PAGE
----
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Bull's Bridge Golf Club a Feast for the Eyes & Your Game
I'd heard it said from educated sources that Bull's Bridge Golf Club, tucked into and onto the rolling hills of northwestern Connecticut in Kent among the rambling mansions of the rich and famous that have made Litchfield County their second home, was the best golf course between New York City and Boston.
The Opening Hole at Bull's Bridge
I have to agree with that assessment. I mean, I haven't played all the golf courses between the "Big Apple" and "The Hub," but I've played quite a few and consider Bull's Bridge to be the most visually stunning and well-routed layout I've had the pleasure of getting to experience up close and personal.
Bull's Bridge, which has a tad over 200 members for whom the club is a second, third, fourth and - well, you get the idea - club, is kept in immaculate condition, no small task for the superintendent and his crew because of the dramatic slopes of many holes and the fact that the course winds through what amounts to a nature preserve.
The course is challenging enough that the best players in the state tackle it every year and walk away shaking their heads. But when attacked from the shorter tees, Bull's Bridge is approachable and fair, although even when going down one or two markers you need to avoid hazards off the tee and on approaches to its undulating greens.
The genius behind the 6,992-yard, par-71 venue, which opened in 2003, is none other than Tom Fazio, who simply did a masterful job routing the layout over the hilly terrain he had to work with. Word has it that Fazio's son attended South Kent School - located a few well-hit drivers from the course, and that the architect was inclined to give something back to the community and school.
There's no doubt Bull's Bridge also went through some rather difficult financial times, with the finishing of the course delayed because of money problems and the original developer having to sell the facility to its members a few years back. There was even some concern that if this transfer of ownership hadn't happened, Bull's Bridge may have gone the way of the land surrounding it - natural and wild. Luckily, the members rallied to preserve this special golf course and the club is now on secure footing.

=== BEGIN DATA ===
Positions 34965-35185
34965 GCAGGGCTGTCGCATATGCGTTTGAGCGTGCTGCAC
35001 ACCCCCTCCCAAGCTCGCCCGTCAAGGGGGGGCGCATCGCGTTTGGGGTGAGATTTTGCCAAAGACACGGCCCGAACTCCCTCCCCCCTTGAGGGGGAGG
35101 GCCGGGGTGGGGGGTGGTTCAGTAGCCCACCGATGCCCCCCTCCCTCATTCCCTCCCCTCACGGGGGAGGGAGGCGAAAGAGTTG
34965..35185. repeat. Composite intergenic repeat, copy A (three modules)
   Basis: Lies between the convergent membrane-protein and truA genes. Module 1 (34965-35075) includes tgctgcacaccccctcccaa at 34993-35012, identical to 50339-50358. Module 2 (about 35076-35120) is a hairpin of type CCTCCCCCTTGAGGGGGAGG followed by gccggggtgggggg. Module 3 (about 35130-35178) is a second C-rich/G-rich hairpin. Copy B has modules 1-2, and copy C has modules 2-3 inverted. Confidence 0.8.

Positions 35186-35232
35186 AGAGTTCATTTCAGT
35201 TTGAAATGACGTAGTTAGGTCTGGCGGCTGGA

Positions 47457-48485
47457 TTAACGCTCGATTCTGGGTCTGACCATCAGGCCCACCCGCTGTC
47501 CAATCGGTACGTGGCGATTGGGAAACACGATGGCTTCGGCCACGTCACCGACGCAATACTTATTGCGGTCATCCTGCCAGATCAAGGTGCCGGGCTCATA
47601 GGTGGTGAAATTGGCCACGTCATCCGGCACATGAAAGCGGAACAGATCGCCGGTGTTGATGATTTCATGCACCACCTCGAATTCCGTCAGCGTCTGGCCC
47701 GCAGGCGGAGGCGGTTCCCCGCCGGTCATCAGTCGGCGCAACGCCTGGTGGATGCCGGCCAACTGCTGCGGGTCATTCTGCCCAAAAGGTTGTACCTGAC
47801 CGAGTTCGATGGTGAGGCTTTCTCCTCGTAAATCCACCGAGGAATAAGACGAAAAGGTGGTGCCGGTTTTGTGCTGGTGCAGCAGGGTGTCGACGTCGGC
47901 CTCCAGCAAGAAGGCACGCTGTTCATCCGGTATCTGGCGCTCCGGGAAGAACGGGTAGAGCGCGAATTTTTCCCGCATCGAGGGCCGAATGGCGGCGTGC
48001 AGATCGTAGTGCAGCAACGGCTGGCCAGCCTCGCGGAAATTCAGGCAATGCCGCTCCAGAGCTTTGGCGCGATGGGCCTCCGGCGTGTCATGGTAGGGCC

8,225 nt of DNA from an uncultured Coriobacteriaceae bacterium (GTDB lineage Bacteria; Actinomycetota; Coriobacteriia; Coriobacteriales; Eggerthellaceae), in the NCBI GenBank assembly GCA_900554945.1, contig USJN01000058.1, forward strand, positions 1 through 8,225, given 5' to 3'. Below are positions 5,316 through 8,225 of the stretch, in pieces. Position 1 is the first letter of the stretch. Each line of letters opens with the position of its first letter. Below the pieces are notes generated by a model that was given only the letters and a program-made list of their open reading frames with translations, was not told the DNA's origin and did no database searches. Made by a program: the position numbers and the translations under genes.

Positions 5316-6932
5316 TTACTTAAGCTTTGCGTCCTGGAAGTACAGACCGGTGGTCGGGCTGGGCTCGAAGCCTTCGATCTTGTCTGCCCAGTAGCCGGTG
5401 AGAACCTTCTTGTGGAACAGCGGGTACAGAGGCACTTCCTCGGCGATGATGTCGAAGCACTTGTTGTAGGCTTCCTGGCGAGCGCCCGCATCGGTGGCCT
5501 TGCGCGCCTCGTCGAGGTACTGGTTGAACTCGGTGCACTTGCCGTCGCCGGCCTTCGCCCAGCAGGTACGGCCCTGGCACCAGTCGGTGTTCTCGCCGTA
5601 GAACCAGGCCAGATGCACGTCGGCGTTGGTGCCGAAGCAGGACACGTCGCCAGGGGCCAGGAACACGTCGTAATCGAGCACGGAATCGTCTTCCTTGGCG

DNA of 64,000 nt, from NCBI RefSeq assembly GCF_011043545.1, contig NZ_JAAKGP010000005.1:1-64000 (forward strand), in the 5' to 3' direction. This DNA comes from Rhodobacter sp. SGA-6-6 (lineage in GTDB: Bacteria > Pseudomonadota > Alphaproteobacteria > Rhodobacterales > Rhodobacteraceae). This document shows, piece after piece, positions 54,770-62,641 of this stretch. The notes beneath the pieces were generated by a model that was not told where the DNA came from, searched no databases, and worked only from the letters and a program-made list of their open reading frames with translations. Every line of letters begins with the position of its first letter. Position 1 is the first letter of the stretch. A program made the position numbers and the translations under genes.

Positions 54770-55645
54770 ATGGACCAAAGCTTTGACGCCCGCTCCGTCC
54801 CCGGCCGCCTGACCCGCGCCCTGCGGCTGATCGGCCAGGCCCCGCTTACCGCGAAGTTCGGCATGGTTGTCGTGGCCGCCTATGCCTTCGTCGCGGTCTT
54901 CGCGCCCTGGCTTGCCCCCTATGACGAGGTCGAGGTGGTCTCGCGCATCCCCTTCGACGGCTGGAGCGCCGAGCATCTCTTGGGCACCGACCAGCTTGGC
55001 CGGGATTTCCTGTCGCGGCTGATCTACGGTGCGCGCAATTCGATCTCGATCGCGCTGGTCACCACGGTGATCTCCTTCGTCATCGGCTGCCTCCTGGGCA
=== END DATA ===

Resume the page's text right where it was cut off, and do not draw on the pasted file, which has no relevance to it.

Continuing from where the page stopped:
Because Bull's Bridge has a modest number of members, who for the most part play on weekends after traveling here from New York City, New Jersey or Fairfield County in southwest Connecticut, the course hosts only several thousand rounds a season. The club, run by director of golf and club manager Paul Ramee - who spent time as an assistant at storied Oakmont Country Club, allows play by several school golf teams and hosts a few tournaments a year. The University of Hartford's men's golf team recently held a tourney that drew almost a dozen Division I teams.
The 2nd Hole at Bull's Bridge
I've had the good fortune of playing Bull's Bridge several times with fellow writers and friends since it opened and, in each instance, feel like I've walked a golfing paradise, while those I take to the club have smiles on their faces as they see the course unfold before them. Heck, the practice range is a treat enough, with the target area back-dropped by the hills rolling through this scenic corner of the Nutmeg State. I've played Bull's Bridge twice in mid-autumn when the maples and oaks were in full color and the views are postcard-perfect.
The first hole, a par-5 that tumbles downhill, affords players the most spectacular view from any first tee in the region, and the second hole is almost its aesthetic equal. As I mentioned above, navigating Bull's Bridge is like wandering through a nature preserve that just happens to have 18 golf holes tucked into it. By the way, the club has a fairly new caddie program that adds even more distinction. It also features a charming clubhouse, an Adirondack-style building that houses a pro shop, lounge and bar, and dining area.
Eventually, plans are for the construction of a new clubhouse that will sit on a bluff overlooking Litchfield County. Once that comes to fruition, the current clubhouse will be converted into the first of several cottages where members will be able to bring family and guests for overnight stays.
The 5th Green at Bull's Bridge